How did a relatively cost conscious guy like myself end up spending twice his original budget on a new vehicle? What strange magic led me from my quest for a basic model SUV with third row seating to an upgrade with leather and a heated steering wheel? Anchoring, that’s what.
Sure, the salesman deserves credit for escorting me up the spending ladder, but the real force at work was anchoring—that all too common cognitive bias in decision making where we rely on an initial piece of information to make subsequent judgments. Once the anchor is set we interpret all future information in relation to the anchor. The example of my recent car buying experience should serve as a cautionary tale for investors because sometimes, even when we know better, we find ourselves susceptible to this particular bias.
I had decided that I needed an SUV for Calgary living and I found some that started around $25,000 for a basic, no frills model. So this $25,000 price point became my anchor. If, as they say, you get what you pay for, the test drive of this model felt like I’d be paying for a cardboard seat pulled by two horses. Imagine my luck when there just happened to be a higher class model of the same vehicle with all-wheel drive, leather seats and more horse power available for “only” $30,000. That $5,000 hop represents step two of my anchoring journey. Once all fees and taxes were factored in, that $30,000 suddenly bumped up to $33,000 (step three). Well, if I was now paying $33,000, I better look around a bit more to see what other models are available at that price, right? I’ll fast forward through the rest of the steps, but you get the idea.
As I visited other dealerships, looking at SUVs from different makers in my revised budget range, I continued the process from where I’d left off. Eventually, after several more upgrades and incremental price bumps—each one perfectly rational in relation to the previous step—I ultimately became the owner of a $50,000 Ford Explorer that only slightly resembled the base model I set out to buy. I considered even “higher end” SUVs, and I could have easily continued up the price curve, but after I hiked up the mountain for a while, I looked back and saw just how far I had already climbed. Fortunately, that paused perspective stopped me from going any higher.
Increasingly in investment circles I’ve heard talk around price-to-earnings ratios to the effect of, “This slow grower is at 22X earnings already, so why not trade-up for the grower at 29X earnings? 7X is not that big of a difference for a potentially better result.” While I am not saying those judgments are necessarily wrong, I recognize the potential risk to investors anchoring themselves in the same way I did with my car purchase. Once you justify that first bump up it becomes easy to rationalize taking further incremental steps in that direction. Once the anchoring process begins it doesn’t take long to go all the way up to the “fully loaded” option, which could be detrimental to your portfolio.
In making a purchase decision it can certainly help to compare to something, and typically the market is a decent proxy. The problem is that anchors can move, which is exactly what anchors shouldn’t do. And when they move they can become somewhat arbitrary without us realizing it. Just as a fisherman doesn’t want a strong current to drag his anchor away from a targeted fishing spot, investors don’t want the momentum of anchoring to drag them off course either.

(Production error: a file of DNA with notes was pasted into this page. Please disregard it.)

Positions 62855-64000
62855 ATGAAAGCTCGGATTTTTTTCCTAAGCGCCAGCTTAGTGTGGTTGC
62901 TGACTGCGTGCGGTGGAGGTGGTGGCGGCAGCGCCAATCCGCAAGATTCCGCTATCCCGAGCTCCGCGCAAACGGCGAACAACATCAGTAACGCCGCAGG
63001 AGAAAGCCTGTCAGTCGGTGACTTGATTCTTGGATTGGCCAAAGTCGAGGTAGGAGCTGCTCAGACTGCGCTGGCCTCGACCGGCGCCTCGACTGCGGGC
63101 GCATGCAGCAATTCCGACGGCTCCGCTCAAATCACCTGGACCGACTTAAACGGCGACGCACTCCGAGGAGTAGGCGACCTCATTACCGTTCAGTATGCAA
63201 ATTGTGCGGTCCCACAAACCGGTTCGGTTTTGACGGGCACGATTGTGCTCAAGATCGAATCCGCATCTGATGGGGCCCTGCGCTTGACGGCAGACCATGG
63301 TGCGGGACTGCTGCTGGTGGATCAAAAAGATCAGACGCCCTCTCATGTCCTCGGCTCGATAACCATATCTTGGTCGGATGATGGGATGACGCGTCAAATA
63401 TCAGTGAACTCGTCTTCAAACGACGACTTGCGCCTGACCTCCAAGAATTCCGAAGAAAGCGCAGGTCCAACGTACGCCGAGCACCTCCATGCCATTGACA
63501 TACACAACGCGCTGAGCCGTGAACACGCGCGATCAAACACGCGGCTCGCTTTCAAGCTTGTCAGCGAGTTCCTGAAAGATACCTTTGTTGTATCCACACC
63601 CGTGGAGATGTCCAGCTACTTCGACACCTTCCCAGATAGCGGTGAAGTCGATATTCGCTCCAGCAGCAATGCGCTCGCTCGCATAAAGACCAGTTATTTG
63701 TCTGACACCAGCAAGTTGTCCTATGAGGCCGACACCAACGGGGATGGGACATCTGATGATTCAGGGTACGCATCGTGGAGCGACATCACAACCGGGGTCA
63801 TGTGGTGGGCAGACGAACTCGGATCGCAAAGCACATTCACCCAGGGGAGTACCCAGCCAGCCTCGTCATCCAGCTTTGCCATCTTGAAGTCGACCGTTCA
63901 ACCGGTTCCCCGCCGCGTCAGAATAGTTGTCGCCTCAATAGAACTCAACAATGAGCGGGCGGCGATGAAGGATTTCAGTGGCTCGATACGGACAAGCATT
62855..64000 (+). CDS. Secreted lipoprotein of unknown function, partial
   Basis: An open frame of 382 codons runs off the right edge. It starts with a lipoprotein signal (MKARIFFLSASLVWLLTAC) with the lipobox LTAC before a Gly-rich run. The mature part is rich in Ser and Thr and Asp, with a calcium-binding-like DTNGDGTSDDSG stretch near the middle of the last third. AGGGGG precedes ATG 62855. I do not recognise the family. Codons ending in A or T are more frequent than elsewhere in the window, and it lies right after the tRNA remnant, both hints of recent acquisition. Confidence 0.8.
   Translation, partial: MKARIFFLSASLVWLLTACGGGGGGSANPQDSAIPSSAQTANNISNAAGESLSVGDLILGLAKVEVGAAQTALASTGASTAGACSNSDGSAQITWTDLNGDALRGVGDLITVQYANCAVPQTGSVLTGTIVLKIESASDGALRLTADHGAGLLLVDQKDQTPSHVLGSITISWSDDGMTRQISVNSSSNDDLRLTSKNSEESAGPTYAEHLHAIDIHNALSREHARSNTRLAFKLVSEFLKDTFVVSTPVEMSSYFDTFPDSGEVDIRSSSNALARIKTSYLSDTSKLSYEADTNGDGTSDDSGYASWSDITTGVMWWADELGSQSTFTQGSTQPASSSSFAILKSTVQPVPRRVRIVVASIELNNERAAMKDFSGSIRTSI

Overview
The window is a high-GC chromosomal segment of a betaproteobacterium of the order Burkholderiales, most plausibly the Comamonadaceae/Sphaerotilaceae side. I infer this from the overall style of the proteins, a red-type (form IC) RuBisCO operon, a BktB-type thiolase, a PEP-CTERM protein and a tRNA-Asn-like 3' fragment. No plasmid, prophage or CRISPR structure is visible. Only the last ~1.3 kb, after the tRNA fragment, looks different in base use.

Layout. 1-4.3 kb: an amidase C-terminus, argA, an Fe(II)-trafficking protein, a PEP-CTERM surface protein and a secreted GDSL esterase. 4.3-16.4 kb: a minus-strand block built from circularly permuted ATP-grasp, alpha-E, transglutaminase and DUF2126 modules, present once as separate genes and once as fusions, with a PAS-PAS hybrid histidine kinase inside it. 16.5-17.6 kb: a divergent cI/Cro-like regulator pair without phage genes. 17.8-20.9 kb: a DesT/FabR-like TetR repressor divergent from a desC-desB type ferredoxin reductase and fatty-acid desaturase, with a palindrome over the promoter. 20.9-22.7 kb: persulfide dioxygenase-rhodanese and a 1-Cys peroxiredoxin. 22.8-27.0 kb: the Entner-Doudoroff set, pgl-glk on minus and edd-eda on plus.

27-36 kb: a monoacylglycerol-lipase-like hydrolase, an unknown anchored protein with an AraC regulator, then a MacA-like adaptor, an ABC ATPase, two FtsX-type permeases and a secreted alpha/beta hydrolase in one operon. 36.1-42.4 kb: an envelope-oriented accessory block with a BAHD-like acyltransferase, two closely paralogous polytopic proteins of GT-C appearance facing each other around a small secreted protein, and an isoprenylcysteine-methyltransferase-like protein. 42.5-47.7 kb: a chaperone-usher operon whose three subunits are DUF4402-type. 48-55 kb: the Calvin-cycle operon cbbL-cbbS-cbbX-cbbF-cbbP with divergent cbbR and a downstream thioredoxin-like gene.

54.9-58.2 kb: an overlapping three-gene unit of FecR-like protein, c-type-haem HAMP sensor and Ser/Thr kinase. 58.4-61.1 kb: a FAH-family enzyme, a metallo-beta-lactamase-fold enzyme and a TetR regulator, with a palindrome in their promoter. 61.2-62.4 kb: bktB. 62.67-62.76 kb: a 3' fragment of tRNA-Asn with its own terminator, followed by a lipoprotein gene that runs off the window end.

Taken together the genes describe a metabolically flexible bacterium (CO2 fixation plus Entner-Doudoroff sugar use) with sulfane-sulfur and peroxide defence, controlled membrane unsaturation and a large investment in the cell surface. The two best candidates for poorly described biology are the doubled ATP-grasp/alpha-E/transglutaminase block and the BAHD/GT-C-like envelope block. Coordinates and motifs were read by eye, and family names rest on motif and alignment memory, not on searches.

To guard against this, it’s important to step back and inject some good old fashioned common sense into the decision-making process. We can do this by comparing the multiples on both a relative and an absolute basis. Both perspectives provide important information. On a relative basis, for example, you might buy a 25X earnings company even if the market average is at 22X, justifying the 3X bump due to the company’s stable profile. But on an absolute basis, if you were to go back 10 years when the market for that stock was significantly cheaper, say at 16X, it might seem crazy to buy a company with those same characteristics at 25X today.
One way to maintain perspective and not climb too high or drift too far is to always look back at the base rate, which is essentially the long-term average. For example, buying a company at 25X may not be crazy compared to the current market at 22X, but if you discover that over the last 50 years the base rate average for the market is 16X, then 25X is probably too high. That’s information well worth considering. We’re not living in 1967 and history may not exactly repeat itself, but it often rhymes. Even though in a shorter time frame, on a micro level, it might make sense to buy at 25X, over a longer time frame does it still make sense in the context of our overall investment strategy? Are we still putting the odds in our clients’ favour?
The hardest part of the decision making process in investing is having the discipline to execute and follow a balanced approach. During the tech bubble, I think everyone understood that the market was very highly valued. However, most chose to ignore this and willingly continued to take “the next step.” It becomes all too easy to make justifications while disregarding traditional comparisons such as base rates thinking they no longer apply.
I’m happy to say that I don’t have buyer’s remorse. My new SUV meets all of my needs, in addition to providing some unexpected, yet welcome wants I didn’t even know I wanted going in. In retrospect, the whole episode reinforced the influence that anchoring can have on our decision making. I don’t share this story to warn against the perils of being upsold a better trim at the dealership; I share it because the same thing can happen in investing if you’re not aware of the bias. The biggest difference is that anchoring your investment decisions can be far more costly than any amount you’d ever pay for leather and a heated steering wheel.